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“Shot Down Over Libya”

Sections: Information | Plot Description | Fun Stuff | Controversy


Information

  • First published:
    • August 1, 1942 issue of The Saturday Evening Post
      • Credited to “an RAF pilot at present in this country for medical reasons”
      • Illustrated by John F. Gould
  • Connections:

Plot Description

This is the story of Dahl’s famous 1940 crash in the desert while flying planes for the Royal Air Force during World War II. It starts with the anonymous narrator lying in a hospital bed, trying to remember who he is and why he’s there. The rest of the narrative takes place in a flashback as he is slowly remembering it.

Spoiler warning! The squadron receives an order that there are a large number of Italian planes parked close together. Six Hurricanes (a type of plane) are to attack at dusk. After Dahl and the others take off, he devotes quite a few paragraphs to describing what the pilots actually do. In the midst of this reverie he is interrupted by the call that enemy aircraft have been spotted. Luckily they pass without recognizing them and the RAF pilots proceed on to their target. They find the parked Italian aircraft and being strafing them (diving and shooting with their machine guns). Dahl’s plane is hit by ground anti-aircraft fire, and despite his belief that he can make it back to base, he crashes nose-first into the desert. He manages to climb from the burning aircraft and collapses on the sand to await rescue. He is badly burnt and his nose is pushed in. Eventually he is found by other Allies and taken to safety: “I don’t remember much more, except that I was shoved about a lot, and someone kept saying ‘Take it easy.’ I believe someone had some morphia.”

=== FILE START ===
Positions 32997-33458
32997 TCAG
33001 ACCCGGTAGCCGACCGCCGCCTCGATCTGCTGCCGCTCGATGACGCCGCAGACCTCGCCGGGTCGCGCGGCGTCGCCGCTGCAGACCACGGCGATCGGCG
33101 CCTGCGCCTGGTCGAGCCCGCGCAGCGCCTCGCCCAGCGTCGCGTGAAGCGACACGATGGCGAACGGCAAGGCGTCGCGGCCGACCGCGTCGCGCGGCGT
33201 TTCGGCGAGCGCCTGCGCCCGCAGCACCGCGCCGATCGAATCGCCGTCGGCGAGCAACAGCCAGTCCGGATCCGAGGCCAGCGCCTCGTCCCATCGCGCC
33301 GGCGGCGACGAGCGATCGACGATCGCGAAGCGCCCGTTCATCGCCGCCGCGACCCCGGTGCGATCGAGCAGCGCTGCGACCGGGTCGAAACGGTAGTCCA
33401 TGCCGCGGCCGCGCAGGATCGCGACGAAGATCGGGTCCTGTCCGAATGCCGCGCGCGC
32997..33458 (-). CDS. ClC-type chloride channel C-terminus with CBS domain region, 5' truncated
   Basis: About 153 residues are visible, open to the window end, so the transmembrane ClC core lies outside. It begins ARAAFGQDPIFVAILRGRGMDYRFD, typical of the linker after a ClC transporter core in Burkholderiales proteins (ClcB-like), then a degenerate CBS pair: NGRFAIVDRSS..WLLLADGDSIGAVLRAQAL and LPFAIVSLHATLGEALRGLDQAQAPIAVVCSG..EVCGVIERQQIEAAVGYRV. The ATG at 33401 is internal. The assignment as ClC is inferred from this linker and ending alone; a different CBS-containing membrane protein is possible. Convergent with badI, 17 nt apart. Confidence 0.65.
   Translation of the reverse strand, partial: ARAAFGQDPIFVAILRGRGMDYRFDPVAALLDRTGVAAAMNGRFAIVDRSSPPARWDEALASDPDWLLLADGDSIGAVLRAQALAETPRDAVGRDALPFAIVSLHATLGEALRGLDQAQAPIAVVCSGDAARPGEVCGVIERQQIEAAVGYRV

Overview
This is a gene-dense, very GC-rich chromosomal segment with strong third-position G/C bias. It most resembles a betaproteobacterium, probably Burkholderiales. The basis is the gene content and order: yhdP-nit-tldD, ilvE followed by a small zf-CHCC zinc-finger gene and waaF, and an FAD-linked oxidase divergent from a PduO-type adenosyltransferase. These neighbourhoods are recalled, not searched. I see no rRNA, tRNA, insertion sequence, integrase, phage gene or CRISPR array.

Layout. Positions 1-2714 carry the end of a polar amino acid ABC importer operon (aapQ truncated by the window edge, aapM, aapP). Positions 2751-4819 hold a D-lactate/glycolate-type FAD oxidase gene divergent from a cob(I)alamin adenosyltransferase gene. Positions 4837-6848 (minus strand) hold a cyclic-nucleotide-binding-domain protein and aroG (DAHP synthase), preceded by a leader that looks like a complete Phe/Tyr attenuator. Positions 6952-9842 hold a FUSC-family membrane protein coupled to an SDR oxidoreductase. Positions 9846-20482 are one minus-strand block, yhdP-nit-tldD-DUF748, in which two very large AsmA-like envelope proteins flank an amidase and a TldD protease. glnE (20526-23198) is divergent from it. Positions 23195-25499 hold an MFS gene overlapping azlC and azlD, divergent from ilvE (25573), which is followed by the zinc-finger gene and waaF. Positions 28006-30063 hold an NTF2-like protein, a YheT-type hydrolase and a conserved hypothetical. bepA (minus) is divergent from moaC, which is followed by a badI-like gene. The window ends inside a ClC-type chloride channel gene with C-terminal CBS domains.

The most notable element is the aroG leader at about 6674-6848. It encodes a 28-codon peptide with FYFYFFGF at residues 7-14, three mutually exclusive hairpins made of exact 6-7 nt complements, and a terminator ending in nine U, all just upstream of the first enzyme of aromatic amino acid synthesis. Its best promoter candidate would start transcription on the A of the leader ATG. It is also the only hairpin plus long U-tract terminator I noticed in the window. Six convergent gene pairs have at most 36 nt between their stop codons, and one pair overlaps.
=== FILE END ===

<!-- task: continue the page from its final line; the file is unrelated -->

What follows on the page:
Fun Stuff

Original Magazine Pages


Controversy

In the original version of this story (which you can read here), Dahl claims that he was shot down by enemy planes. In later versions, it was corrected to say that he ran out of fuel and crashed. What actually happened? Why are the stories different? Here are the differing accounts, as well as all the facts that I was able to dig up for you.